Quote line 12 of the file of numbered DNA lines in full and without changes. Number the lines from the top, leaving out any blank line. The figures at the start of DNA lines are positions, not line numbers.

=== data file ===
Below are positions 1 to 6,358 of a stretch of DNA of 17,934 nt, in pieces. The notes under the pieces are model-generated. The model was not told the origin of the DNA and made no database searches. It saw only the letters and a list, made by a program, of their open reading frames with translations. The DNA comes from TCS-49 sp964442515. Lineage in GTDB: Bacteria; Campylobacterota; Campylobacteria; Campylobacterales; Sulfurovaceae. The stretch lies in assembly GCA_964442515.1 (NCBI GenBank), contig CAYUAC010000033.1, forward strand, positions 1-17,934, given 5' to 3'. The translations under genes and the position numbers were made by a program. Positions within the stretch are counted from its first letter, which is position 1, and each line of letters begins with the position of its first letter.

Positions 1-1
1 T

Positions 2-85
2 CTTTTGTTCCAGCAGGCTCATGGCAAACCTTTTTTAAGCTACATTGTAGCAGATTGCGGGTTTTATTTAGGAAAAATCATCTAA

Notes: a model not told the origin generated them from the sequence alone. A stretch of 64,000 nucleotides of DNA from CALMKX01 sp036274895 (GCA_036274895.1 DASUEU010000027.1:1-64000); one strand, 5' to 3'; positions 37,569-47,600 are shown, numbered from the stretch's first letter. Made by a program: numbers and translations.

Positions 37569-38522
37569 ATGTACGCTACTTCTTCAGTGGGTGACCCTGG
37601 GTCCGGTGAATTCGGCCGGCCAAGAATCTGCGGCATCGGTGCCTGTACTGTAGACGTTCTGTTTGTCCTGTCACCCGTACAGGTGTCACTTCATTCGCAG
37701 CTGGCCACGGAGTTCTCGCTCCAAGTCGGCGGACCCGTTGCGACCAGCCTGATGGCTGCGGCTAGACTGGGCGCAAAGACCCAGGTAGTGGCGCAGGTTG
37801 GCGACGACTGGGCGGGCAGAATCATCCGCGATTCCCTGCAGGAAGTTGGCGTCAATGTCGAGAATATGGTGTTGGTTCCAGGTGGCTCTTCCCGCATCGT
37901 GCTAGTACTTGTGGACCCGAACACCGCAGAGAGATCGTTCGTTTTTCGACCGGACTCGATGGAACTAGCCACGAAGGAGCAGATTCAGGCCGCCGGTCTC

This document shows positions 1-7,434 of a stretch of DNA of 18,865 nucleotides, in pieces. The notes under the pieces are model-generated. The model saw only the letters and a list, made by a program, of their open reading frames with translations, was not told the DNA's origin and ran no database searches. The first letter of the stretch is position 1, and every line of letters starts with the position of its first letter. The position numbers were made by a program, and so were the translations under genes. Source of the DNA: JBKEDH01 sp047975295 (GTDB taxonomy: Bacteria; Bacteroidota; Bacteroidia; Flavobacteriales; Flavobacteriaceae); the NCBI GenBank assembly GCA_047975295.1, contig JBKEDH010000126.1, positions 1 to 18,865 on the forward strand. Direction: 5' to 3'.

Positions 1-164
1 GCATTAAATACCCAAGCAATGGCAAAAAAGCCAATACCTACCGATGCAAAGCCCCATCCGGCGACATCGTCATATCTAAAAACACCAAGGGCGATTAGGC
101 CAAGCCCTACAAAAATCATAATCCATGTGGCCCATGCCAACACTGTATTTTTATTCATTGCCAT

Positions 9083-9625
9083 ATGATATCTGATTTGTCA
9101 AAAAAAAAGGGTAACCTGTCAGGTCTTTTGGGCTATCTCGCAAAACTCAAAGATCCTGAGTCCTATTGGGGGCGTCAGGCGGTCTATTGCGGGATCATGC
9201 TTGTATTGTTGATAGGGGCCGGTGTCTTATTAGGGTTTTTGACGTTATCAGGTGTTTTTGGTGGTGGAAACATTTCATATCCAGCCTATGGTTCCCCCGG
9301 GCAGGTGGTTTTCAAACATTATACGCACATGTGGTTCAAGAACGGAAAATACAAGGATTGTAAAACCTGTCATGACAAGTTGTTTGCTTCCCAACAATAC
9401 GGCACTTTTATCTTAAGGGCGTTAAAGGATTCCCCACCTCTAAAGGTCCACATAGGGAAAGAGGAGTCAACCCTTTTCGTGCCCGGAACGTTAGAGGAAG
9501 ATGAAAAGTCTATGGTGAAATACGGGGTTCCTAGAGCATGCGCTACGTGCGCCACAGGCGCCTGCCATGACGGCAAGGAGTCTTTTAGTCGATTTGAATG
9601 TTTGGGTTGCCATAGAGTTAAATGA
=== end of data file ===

37901 GCTAGTACTTGTGGACCCGAACACCGCAGAGAGATCGTTCGTTTTTCGACCGGACTCGATGGAACTAGCCACGAAGGAGCAGATTCAGGCCGCCGGTCTC